A sore throat is typically due to a virus and can be accompanied by sneezing, coughing, a low-grade fever and a stuffy nose. The infection usually improves on its own and doesn’t require antibiotics.

“However, it’s sometimes hard to distinguish the symptoms between a sore throat and strep throat, so a rapid strep test or throat culture is the most accurate way to diagnose strep,” adds Dr. Brown.

If your child is diagnosed with strep throat, he will be prescribed antibiotics, such as penicillin or amoxicillin. An antibiotic will help reduce the duration of symptoms caused by strep throat, as well as decreasing the risk of rare but serious complications of the bacterial infection, such as acute rheumatic fever.

What if my child is considered a strep throat “carrier?”

If your child tests positive for strep throat but has no symptoms, he is considered a chronic carrier of the bacterial infection.

“There is no need to treat a child with what we call a ‘chronic carrier state,’ unless they have had a complication secondary to strep throat like kidney inflammation or rheumatic fever, or if they are around people who work in healthcare, where they could eventually spread the chronic infection,” says Dr. Brown.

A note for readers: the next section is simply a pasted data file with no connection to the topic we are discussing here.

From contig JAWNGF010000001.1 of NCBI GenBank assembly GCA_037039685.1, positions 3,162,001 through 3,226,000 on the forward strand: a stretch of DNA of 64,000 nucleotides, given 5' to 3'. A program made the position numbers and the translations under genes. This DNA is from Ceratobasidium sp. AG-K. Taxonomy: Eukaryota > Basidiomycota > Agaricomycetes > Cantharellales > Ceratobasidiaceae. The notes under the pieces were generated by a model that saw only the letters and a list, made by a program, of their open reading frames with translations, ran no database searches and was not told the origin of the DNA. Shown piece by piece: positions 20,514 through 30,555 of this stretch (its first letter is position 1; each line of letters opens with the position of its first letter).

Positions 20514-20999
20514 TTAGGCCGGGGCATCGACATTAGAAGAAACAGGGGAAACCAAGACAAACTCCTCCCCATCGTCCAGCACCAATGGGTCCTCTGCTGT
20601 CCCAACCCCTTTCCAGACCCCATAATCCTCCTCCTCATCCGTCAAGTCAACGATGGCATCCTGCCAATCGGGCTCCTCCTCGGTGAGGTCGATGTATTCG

Talk to your child’s doctor to learn more about whether he may be a carrier.

When it comes to your child, where you take them matters.

If your child has ear infections, strep throat or other issues that impact their ears, nose or throat, find a pediatric otolaryngologist or click the link below to schedule an appointment.

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In addition to prescribing antibiotics, your child’s doctor may recommend that your child get plenty of rest and drink lots of fluid. If pain persists, you can give your child acetaminophen or ibuprofen to help treat discomfort. Aspirin and aspirin-containing products shouldn’t be given to children or adolescents unless instructed by a physician. Be sure to check instructions on the box to make sure you are giving your child the correct amount of medication based on his age and weight.

Can I give my child throat-numbing sprays for pain?

A chloraseptic spray or topical anesthetic spray, which numbs throat tissues and can help ease discomfort and provide relief when your child is swallowing, is also helpful if throat pain continues. Be sure to review instructions on the box for dosing information.